About Fostering Success Michigan Through generous support from the Kresge Foundation, Western Michigan University and others, Fostering Success Michigan is building a statewide collective-impact strategy that strives to prepare young people in foster care between the ages of 12 to 25 across the state of Michigan. Fostering Success Michigan will increase awareness, access and success in higher education and post-college careers for students from foster care. We offer networking opportunities and valuable resources. Find out more at www.fosteringsuccessmichigan.com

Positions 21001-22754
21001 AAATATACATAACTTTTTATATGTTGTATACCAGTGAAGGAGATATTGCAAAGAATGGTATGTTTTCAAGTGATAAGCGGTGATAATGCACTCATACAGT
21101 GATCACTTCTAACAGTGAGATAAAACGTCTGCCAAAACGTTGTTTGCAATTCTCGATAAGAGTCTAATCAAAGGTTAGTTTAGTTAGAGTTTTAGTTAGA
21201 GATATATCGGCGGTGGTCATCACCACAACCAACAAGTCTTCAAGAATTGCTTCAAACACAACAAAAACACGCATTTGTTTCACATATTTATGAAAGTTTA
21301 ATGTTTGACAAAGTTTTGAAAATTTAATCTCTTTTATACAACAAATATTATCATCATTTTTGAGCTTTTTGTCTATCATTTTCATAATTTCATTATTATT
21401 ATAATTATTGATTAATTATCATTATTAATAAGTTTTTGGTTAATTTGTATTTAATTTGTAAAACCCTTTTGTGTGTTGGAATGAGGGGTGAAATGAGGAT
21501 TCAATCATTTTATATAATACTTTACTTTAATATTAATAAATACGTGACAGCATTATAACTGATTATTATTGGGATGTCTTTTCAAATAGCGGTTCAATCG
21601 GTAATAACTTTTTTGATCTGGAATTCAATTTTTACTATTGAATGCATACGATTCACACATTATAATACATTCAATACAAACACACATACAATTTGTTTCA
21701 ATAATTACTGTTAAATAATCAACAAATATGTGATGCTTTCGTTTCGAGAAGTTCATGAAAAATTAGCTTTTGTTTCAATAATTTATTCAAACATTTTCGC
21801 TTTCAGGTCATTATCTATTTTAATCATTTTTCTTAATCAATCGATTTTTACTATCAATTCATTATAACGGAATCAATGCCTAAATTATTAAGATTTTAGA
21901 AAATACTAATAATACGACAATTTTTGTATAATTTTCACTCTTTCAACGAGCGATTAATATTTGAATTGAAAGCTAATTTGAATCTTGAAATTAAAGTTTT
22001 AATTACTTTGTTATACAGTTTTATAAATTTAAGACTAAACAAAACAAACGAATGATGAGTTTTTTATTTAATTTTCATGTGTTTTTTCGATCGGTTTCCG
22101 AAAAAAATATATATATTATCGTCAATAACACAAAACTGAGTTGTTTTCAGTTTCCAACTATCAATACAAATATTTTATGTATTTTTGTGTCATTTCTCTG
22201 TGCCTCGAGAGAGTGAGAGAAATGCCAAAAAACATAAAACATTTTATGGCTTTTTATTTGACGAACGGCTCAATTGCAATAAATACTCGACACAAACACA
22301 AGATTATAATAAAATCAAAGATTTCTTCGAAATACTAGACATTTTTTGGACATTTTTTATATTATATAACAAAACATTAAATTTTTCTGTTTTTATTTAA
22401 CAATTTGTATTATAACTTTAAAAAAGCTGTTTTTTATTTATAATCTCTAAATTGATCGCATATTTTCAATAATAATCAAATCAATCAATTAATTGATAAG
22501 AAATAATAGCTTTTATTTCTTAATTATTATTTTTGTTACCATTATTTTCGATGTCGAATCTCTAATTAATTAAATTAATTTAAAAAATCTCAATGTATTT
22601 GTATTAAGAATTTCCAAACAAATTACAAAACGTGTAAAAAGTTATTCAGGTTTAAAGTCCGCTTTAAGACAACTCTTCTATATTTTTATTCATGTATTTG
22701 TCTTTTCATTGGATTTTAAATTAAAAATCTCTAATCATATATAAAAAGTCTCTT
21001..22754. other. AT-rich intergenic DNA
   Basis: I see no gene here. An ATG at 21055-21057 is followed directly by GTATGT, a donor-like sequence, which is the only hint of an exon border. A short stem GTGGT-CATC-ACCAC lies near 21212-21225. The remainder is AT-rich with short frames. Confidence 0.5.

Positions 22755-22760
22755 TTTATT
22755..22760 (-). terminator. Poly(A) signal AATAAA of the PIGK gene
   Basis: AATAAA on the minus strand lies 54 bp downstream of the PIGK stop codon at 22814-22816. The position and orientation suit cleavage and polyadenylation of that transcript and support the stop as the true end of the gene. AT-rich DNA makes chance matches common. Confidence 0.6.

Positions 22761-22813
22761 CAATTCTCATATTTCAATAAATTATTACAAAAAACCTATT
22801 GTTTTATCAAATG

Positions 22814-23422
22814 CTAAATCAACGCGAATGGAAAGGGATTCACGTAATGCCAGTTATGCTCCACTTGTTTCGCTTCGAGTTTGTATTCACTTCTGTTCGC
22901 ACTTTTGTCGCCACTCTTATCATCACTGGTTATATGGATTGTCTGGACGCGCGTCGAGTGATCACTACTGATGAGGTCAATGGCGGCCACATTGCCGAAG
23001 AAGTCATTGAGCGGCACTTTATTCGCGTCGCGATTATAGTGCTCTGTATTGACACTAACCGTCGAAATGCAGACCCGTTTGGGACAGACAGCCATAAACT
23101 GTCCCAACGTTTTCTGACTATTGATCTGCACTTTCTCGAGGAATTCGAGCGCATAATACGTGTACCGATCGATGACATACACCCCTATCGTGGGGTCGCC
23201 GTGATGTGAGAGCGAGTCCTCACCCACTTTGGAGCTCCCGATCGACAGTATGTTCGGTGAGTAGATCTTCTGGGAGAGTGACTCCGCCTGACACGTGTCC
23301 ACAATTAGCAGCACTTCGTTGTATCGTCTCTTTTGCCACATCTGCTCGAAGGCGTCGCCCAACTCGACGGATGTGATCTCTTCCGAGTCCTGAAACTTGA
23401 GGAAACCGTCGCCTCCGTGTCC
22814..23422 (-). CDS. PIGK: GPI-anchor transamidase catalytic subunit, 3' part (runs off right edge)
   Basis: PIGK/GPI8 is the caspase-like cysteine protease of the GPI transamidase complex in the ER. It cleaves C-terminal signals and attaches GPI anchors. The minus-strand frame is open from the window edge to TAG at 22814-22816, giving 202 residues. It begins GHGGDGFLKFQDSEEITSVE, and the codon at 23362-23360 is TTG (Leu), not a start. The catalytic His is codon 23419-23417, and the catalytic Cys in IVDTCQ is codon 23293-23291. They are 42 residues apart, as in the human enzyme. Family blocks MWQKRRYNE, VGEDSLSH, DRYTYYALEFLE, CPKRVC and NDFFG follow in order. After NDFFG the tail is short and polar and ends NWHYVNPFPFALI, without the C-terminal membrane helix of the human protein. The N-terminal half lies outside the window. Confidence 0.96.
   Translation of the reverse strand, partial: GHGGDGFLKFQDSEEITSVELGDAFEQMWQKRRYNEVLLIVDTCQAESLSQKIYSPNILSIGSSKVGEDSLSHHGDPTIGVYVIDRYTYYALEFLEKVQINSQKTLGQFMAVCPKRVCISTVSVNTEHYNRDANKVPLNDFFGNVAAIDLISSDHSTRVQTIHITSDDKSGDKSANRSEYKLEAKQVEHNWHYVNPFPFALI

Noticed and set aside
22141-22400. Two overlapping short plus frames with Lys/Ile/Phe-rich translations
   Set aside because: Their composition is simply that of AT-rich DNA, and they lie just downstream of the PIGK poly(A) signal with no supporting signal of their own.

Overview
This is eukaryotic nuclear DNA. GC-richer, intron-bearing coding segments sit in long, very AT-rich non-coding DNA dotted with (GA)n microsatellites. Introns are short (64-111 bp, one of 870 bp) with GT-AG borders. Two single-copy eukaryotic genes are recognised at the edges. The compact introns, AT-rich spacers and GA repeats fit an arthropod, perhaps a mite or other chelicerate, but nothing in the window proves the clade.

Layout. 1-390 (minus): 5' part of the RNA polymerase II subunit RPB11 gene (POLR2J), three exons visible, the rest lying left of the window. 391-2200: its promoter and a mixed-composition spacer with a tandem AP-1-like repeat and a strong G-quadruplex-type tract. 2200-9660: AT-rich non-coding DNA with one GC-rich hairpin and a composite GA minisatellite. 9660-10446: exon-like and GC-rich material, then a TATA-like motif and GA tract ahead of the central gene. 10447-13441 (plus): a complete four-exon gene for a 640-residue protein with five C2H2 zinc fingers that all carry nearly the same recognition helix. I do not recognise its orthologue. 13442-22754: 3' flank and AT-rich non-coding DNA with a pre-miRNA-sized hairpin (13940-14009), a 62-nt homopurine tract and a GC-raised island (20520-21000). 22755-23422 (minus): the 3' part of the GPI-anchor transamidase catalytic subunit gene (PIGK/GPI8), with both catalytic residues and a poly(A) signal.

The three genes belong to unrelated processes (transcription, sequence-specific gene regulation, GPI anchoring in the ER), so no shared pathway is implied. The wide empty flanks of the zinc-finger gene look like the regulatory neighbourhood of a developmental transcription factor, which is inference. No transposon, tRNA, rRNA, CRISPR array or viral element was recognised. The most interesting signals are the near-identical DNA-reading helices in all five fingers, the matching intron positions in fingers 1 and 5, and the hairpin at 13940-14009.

FSM - Getting to Know Financial Aid  

Marketing collateral piece design for nonprofit organization Fostering Success Michigan part of the Getting to know series of guides.

FSM - Getting to Know Financial Aid  

Marketing collateral piece design for nonprofit organization Fostering Success Michigan part of the Getting to know series of guides.